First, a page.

There's no good answer to how you should go about updating a classic, but Bubble Bobble Revolution does a surprisingly good job of demonstrating what's wrong with so many modern games and what was so good about the best of the old ones.
New Age mode is Bubble Bobble's 'revolution', an elaboration of the classic platformer which expands it in almost every aspect. The iconic dinosaurs have grown into elaborate and faintly scary sprites, and sprouted a health bar, as they are now able to take multiple hits.
The levels stretch first over two screens and then horizontally, leaving you scurrying from one side to the other to track enemies and deploy bubbles. And the roles of those bubbles themselves have expanded as well, with new variants accompanying DS-specific tricks, such as fans which can be blown into action (via the microphone) to waft them upwards.
It's unquestionably a thoroughly modern take on an old idea, but its efforts are torpedoed by the presence of a solid port of the original game on the same card. Lean, compact and humming with clockwork precision, classic Bubble Bobble makes the New Age mode feel like old hat. It's still repetitive and infuriatingly unforgiving, but it has character and compulsion in spades. It's hard to think of two more admirable qualities for a handheld game to exhibit, but it's harder still to be particularly excited by the arrival of another classic on yet another platform.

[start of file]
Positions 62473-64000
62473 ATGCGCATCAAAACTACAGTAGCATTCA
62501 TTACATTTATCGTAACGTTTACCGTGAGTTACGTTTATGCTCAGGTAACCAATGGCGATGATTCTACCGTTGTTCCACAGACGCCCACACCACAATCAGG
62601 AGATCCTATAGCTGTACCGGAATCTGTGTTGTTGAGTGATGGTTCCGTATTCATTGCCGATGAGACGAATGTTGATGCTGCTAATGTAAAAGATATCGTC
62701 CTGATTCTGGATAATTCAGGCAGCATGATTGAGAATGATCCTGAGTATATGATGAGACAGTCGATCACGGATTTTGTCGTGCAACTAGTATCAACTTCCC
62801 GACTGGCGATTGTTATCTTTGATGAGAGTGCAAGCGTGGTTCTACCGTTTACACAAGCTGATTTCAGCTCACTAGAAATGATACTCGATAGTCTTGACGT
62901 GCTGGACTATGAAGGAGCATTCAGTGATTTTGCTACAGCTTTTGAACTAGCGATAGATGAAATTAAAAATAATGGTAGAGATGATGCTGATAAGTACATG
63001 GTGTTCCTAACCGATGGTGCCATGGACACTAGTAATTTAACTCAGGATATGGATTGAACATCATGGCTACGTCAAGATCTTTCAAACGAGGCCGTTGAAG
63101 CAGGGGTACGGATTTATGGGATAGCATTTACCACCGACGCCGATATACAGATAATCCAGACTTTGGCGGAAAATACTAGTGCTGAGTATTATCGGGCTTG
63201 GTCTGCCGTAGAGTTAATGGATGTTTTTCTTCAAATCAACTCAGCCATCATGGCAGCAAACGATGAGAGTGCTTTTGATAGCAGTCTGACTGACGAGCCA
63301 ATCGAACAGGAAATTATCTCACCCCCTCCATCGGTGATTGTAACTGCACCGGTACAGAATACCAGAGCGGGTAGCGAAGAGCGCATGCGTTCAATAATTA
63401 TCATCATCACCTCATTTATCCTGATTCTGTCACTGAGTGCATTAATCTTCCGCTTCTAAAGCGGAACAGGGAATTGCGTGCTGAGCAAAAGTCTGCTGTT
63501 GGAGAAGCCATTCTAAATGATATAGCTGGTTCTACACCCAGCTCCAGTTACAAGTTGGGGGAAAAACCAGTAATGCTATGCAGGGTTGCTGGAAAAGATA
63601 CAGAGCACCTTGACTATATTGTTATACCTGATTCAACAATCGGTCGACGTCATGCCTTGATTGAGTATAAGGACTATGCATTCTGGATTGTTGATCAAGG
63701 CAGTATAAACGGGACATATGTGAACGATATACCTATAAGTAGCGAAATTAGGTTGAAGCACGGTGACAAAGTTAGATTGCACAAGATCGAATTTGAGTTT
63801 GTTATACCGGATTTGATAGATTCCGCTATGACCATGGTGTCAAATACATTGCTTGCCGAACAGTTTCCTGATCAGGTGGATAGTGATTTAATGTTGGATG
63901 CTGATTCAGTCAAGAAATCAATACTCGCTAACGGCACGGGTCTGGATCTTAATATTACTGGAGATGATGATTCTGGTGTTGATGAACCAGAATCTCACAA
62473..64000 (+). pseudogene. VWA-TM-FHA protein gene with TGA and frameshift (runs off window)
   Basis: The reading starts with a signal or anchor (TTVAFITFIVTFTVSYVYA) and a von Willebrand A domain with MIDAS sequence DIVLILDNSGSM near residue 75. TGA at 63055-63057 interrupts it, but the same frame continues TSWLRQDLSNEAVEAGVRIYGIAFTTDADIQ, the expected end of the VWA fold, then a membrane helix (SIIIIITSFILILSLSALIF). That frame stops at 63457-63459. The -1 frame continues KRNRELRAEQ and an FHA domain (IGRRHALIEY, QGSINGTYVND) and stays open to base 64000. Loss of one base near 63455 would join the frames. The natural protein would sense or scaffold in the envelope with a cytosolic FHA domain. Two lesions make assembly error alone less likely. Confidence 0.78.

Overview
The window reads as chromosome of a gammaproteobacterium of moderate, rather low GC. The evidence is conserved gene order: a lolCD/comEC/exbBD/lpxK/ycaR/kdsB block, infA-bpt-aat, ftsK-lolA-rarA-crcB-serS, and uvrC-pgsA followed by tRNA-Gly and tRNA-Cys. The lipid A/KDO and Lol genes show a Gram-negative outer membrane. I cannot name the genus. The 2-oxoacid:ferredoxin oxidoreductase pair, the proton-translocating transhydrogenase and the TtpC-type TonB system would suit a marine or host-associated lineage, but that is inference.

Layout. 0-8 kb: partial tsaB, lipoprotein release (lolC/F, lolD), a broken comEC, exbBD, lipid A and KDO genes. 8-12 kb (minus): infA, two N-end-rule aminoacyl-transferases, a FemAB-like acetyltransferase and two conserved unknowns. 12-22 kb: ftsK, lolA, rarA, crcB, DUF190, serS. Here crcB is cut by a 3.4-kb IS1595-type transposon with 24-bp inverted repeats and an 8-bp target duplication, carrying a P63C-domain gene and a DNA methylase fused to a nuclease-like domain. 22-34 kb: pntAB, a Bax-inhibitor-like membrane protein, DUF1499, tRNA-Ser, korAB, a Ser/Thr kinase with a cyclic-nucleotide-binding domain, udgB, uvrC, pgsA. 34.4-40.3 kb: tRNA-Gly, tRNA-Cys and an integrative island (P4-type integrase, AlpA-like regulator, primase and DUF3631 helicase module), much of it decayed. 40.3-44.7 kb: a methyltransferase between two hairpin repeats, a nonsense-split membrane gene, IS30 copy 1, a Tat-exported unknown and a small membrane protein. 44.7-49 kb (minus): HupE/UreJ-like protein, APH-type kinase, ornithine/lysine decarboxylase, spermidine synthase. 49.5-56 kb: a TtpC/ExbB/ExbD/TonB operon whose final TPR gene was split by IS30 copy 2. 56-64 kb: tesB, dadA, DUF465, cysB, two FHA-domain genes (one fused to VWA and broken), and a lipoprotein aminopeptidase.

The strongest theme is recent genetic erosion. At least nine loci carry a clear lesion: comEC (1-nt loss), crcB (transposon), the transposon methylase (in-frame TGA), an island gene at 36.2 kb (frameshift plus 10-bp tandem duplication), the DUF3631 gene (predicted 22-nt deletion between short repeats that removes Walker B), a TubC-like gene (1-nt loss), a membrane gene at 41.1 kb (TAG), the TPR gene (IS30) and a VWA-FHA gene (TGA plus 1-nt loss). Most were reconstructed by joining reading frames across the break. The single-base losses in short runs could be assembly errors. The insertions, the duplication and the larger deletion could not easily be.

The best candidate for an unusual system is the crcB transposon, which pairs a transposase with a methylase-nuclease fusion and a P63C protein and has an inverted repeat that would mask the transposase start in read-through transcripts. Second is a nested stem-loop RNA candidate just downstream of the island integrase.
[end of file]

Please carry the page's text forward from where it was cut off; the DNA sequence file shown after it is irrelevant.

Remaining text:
Whether you think the appearance of a game like this on DS is a crucial step in conserving gaming's heritage, or a total reversal of everything the machine was supposed to deliver, you'll most likely greet Bub and Bob with little more than familiar affection.